But in early 1975 when the French army obtained Pluto missiles, the then Prime Minister, a certain Jacques Chirac, indicated that to make them really "deterrent", the army should prepare to actually use them on the battlefield, and that the Head of State should not hesitate to order this in such an occurrence. It’s only a small step from there to view them as usable weapons intended to counterbalance an enemy advance - a small step quickly taken by the strategists. Why deprive ourselves of the benefits of these weapons when we have them? They began to talk of "tactical missiles".

But this "final warning" concept and these tactical weapons, could they work? To gain clarity, President Giscard d’Estaing organised military manoeuvres in May 1980 in the zone of Germany still occupied by France. The high command then saw what was plain and obvious: if the Blue army (of France) used its tactical weapons to stop the enemy tanks, the Red army (the war-game Soviets) would hit back with theirs, only more brutally. Therefore it was best not to use them and to retreat into French territory in the hope of continuing the fight there with conventional arms.

President Giscard draw an even more radical conclusion, which he hid in his conscience before revealing it in his Memoirs: so as not to provoke the destruction of France, he resolved to never make first use of any nuclear weapons, strategic or tactical. Since their deterrence function rested on this first use, he was actually prepared to surrender if France were defeated by conventional arms - he pointed out rightly that France had recovered from more than one occupation in her history, but would never recover from being annihilated.

Thus the deterrence role which France’s nuclear arms were supposed to have was always nothing but a myth. It is false to claim they are "weapons of peace" intended never to be used, since on the contrary the strategy was for them to be used first. It is equally false that they protected France from invasion by Soviet aggression, since they would not have been usable without provoking the catastrophe they were meant to prevent. In short, not only has French deterrence never had a historic opportunity to work, but if it had, it would not have been able to succeed.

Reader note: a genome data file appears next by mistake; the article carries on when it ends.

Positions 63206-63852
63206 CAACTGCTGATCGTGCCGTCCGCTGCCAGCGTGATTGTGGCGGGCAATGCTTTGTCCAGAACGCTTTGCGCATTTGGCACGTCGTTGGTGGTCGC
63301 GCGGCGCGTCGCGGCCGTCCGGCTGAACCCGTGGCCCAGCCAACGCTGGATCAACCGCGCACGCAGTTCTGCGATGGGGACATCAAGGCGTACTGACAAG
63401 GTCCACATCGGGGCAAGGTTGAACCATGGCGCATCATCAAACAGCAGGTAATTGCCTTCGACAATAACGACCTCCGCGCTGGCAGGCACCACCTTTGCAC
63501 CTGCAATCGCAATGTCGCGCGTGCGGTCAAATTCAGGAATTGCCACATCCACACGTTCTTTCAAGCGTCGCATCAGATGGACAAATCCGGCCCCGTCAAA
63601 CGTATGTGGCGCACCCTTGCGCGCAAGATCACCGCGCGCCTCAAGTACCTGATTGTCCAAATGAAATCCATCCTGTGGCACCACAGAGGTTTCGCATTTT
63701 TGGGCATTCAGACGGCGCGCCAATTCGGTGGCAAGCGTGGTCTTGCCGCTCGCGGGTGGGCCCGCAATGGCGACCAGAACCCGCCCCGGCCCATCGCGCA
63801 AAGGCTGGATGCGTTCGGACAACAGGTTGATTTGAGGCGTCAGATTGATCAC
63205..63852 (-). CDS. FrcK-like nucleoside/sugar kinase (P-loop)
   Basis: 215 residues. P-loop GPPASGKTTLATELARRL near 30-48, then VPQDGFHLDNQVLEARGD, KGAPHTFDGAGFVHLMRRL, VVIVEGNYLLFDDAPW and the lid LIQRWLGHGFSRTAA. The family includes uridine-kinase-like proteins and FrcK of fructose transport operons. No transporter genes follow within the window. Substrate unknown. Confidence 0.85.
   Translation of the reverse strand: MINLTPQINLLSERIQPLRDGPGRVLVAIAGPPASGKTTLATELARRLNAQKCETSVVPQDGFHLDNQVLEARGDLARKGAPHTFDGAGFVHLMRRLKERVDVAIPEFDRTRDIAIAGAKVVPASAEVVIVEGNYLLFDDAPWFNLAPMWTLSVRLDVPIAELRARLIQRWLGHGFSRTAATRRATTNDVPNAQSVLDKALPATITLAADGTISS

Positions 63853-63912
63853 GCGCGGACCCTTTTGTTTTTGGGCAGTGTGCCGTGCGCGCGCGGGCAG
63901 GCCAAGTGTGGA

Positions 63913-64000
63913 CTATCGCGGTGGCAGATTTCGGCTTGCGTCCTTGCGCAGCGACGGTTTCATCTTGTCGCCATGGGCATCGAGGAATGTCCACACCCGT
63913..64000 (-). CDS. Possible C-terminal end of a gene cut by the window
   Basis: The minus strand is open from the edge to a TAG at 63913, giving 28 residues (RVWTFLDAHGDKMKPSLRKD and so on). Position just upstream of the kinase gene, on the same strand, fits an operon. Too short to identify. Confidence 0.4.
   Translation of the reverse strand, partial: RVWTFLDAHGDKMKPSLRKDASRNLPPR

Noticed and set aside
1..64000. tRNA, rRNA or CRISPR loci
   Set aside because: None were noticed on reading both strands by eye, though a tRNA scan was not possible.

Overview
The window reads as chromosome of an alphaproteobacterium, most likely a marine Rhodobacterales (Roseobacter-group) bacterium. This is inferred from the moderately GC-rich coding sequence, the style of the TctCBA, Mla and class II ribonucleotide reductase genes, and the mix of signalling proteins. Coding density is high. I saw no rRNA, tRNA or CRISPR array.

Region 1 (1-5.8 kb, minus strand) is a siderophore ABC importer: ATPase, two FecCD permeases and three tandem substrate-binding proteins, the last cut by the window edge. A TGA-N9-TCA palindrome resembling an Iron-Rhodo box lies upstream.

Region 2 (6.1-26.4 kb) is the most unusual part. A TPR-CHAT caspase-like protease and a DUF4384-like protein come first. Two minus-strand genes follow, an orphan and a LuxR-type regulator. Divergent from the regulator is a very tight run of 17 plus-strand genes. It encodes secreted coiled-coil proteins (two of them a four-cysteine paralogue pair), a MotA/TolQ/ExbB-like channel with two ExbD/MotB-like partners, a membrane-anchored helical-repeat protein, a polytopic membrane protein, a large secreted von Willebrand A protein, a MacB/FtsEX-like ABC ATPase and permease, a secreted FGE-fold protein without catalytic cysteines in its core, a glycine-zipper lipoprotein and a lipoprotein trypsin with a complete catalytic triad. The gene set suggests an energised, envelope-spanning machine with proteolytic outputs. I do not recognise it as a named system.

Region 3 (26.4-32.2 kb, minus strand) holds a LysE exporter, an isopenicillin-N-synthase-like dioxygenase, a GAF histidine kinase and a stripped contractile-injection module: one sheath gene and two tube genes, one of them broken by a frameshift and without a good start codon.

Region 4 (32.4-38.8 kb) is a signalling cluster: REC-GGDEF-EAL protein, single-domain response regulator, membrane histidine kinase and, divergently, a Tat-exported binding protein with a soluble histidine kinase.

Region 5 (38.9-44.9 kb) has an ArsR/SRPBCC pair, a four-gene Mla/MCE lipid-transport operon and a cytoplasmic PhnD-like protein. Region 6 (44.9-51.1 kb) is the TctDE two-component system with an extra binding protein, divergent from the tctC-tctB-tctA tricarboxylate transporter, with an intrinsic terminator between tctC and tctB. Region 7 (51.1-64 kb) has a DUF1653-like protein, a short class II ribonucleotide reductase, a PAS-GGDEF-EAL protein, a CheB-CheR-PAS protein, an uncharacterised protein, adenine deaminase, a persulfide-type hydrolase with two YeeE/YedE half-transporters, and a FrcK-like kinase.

For this reason we can say that France’s strike force is the "Maginot Line" of the nuclear era, a line of defense which would not only fail to stop a very hypothetical aggressor from invading France, but would even incite him to destroy her.

This "Maginot Line" is hugely expensive, not at all comparable with the original "Maginot Line" of concrete and bunkers. Between 1945 and 1998 this one will have cost us more than 1500 billion francs (at their 1997 value) or over 225 billion Euros or 280 billion dollars at the current rate. It has cost us "an arm and a leg" and more besides. Bruno Barrillot in his “Atomic Audit” succeeded in publishing this precise cost, though it remains lower than the reality because the modernisation budget adopted since then exceeds the forecasts he used. He recalls in this matter some words of Pierre Messmer, a former Defense Minister of General de Gaulle: "There are military secrets which are expressed in budgetary silences. Nowhere in the military budget will you find the means to calculate the exact cost of our atomic weaponry. This is deliberate." To illustrate the real cost of these arms, Bruno Barrillot suggests the following image: "If you placed 100-franc notes end to end, the grand total spent on France’s nuclear weapons would make a ribbon 2 500 000 kilometres long, which is over 6 times the distance from the Earth to the Moon or 60 times the Earth’s circumference!"